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"Discovered" 30 years ago, the Carolina Dog can be found in the

Southeastern United States. 

You've read about the New Guinea Singing Dog (Dog Fancy,

Dec. '98). Now there's the Carolina Dog, a descendant of dogs that

crossed the Bering land bridge from Asia to North America 8,000

years ago. The breed was in the news recently when DNA testing at

the University of South Carolina linked its development with Australian

Dingoes. Today, the dogs are found in swamp and forest regions of

South Carolina, Georgia and other Southeastern states.

The American Kennel Club does not recognize the breed.  The

American Rare Breed Association and United Kennel club do.  The

breed standard is between 17 and 22 inches high, medium-sized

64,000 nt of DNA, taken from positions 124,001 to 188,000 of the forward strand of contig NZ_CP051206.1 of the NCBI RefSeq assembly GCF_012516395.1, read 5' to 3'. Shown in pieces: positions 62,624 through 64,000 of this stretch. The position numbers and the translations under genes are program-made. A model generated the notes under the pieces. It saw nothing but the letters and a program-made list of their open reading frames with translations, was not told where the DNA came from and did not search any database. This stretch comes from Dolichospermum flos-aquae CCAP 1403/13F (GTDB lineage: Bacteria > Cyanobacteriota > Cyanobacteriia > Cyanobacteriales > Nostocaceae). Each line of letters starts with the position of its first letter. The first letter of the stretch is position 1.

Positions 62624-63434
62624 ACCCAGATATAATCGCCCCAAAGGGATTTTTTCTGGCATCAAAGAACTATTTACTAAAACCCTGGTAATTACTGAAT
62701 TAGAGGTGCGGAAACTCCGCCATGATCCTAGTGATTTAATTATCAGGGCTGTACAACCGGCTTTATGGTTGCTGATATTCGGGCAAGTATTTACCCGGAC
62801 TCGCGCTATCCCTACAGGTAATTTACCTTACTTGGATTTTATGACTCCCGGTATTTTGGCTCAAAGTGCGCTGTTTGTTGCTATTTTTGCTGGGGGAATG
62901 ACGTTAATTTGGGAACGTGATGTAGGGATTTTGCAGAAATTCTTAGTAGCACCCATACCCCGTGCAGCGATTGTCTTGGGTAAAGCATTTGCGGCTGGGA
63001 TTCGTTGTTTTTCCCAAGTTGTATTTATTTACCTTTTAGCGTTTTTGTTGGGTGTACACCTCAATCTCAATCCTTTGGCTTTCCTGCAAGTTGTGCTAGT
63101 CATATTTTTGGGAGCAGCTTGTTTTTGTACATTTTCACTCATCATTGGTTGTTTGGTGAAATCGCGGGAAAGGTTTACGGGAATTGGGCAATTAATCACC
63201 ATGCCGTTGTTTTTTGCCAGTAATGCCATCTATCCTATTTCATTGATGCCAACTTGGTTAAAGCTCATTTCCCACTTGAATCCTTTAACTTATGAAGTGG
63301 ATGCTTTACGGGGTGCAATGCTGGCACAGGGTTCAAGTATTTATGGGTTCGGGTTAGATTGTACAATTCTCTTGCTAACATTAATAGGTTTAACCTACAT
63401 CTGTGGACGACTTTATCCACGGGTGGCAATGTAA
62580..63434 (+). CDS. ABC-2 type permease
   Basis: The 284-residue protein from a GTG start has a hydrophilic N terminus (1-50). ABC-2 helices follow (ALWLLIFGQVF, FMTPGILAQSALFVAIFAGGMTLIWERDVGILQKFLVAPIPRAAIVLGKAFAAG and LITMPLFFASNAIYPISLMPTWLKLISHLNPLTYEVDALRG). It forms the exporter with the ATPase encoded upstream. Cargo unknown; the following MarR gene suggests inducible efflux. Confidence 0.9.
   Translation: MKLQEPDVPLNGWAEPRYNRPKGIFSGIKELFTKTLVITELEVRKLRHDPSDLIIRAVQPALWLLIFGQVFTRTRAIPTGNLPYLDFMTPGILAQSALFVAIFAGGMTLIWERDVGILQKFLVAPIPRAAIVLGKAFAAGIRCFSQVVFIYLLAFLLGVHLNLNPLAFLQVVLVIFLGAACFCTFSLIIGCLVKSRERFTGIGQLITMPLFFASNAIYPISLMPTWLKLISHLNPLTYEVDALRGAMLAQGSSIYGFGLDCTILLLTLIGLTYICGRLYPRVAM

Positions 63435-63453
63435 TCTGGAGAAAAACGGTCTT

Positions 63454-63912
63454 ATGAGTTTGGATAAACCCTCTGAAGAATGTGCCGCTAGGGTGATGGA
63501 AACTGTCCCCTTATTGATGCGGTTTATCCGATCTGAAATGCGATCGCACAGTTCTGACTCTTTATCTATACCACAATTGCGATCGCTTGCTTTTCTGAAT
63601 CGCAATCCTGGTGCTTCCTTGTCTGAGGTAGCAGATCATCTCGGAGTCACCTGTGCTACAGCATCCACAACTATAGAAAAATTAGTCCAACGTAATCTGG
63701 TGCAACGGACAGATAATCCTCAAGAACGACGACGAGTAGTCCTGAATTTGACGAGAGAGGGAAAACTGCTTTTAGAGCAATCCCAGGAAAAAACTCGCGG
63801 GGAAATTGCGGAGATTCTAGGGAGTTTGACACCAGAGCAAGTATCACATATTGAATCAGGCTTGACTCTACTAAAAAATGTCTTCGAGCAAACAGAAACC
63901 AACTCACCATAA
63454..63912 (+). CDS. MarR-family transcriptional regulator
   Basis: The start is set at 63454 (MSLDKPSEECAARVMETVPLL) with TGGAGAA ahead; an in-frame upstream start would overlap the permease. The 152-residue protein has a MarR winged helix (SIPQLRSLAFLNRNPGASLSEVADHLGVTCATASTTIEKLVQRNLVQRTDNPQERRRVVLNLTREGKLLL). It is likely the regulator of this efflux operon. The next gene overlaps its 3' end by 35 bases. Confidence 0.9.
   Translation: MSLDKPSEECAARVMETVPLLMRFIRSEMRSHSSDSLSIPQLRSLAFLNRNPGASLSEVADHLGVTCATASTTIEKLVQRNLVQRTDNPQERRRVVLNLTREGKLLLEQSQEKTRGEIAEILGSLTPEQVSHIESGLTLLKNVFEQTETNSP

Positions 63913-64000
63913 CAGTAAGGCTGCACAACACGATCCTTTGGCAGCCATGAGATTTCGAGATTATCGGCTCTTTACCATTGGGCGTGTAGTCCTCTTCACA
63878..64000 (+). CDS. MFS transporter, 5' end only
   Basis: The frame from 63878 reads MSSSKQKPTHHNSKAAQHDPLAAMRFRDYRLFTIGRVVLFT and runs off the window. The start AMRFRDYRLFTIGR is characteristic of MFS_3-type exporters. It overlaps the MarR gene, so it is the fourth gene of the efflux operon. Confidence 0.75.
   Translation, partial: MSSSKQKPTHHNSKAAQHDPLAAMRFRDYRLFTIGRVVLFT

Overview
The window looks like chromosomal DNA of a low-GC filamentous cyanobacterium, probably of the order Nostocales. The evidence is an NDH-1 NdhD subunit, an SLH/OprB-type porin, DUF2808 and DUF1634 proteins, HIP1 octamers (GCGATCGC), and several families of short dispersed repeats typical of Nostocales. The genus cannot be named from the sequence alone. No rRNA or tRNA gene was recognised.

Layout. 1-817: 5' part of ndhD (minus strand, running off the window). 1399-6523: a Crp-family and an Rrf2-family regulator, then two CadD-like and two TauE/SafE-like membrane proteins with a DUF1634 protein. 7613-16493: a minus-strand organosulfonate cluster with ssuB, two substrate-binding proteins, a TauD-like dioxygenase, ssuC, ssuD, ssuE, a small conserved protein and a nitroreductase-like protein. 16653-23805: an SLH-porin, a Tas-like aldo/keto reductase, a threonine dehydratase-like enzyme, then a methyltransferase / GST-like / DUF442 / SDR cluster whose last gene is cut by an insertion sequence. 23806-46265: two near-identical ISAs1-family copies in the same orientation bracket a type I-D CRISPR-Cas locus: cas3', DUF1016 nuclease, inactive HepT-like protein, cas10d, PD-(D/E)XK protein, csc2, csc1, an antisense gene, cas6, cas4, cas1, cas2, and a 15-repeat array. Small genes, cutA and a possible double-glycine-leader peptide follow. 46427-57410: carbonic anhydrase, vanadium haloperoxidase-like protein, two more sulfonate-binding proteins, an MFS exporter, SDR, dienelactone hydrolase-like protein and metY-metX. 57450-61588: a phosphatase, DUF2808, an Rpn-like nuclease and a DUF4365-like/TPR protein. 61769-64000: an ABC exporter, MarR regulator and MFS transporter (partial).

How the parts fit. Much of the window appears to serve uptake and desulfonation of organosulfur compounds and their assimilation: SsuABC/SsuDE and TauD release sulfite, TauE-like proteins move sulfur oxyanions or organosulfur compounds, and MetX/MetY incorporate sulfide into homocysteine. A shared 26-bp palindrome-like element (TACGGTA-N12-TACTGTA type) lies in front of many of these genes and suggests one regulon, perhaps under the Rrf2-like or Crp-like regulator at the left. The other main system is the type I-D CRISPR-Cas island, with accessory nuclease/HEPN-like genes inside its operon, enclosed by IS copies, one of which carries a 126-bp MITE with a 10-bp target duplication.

(35-50 pounds), with a short coat that may be white, ginger, black,

tan and black, and, sometimes, white with tan or black spots. The

dog has a broad, round head that tapers to a long, pointed muzzle.

Its almond-shaped eyes are dark brown and its tail has a bushy fishhook shape.

The dogs are good with children, excellent watchdogs and not prone to inherited health problems that plague other breeds.


For information, contact Jane Gunnell, President, Carolina Dog Association, (803) 215-6166 or (803) 649-0045;

Dog Fancy Magazine, April 1999

Carolina Dog Article
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